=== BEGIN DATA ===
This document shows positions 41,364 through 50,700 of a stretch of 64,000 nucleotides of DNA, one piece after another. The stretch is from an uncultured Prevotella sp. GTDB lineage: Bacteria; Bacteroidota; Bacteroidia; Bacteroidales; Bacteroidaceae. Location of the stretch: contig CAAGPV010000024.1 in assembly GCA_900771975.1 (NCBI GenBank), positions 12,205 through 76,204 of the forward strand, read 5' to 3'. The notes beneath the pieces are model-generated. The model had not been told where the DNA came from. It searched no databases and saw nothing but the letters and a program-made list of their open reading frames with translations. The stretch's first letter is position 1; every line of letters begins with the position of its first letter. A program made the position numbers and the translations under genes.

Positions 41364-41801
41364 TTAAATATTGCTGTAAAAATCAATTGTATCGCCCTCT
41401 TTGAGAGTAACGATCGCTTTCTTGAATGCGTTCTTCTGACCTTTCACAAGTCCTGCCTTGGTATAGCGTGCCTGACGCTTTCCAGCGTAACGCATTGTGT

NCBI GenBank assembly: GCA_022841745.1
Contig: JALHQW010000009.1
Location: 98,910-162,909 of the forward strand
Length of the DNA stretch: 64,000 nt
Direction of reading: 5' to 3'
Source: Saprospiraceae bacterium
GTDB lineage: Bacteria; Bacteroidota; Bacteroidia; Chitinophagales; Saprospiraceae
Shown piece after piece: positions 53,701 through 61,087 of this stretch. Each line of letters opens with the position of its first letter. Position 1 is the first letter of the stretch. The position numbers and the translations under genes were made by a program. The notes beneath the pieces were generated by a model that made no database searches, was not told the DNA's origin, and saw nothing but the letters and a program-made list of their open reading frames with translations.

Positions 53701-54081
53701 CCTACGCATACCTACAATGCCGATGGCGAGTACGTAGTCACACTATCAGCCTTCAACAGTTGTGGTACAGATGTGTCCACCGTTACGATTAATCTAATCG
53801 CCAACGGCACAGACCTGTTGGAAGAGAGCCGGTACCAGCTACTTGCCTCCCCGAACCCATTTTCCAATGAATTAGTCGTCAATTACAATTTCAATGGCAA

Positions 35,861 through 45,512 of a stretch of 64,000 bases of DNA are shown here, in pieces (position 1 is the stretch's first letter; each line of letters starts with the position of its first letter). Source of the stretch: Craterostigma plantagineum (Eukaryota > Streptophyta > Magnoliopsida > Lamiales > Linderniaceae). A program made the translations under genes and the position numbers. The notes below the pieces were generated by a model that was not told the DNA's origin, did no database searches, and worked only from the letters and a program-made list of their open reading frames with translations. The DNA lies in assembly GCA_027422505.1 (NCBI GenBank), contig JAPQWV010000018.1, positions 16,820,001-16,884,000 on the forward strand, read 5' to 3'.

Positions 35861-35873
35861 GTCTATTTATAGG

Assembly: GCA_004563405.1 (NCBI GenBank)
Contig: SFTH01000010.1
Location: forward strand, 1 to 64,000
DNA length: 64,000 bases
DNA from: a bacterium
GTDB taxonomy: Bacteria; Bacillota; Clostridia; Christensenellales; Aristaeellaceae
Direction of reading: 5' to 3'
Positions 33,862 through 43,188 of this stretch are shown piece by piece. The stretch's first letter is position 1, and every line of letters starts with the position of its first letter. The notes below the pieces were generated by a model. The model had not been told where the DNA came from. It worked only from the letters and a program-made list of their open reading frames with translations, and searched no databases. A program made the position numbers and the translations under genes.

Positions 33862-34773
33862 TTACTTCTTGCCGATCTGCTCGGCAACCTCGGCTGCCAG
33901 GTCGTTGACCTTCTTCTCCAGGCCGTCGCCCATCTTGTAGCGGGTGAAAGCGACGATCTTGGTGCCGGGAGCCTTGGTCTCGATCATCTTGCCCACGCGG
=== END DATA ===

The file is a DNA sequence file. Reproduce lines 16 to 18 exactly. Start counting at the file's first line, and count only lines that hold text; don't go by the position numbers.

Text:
Positions 35,861 through 45,512 of a stretch of 64,000 bases of DNA are shown here, in pieces (position 1 is the stretch's first letter; each line of letters starts with the position of its first letter). Source of the stretch: Craterostigma plantagineum (Eukaryota > Streptophyta > Magnoliopsida > Lamiales > Linderniaceae). A program made the translations under genes and the position numbers. The notes below the pieces were generated by a model that was not told the DNA's origin, did no database searches, and worked only from the letters and a program-made list of their open reading frames with translations. The DNA lies in assembly GCA_027422505.1 (NCBI GenBank), contig JAPQWV010000018.1, positions 16,820,001-16,884,000 on the forward strand, read 5' to 3'.

Positions 35861-35873
35861 GTCTATTTATAGG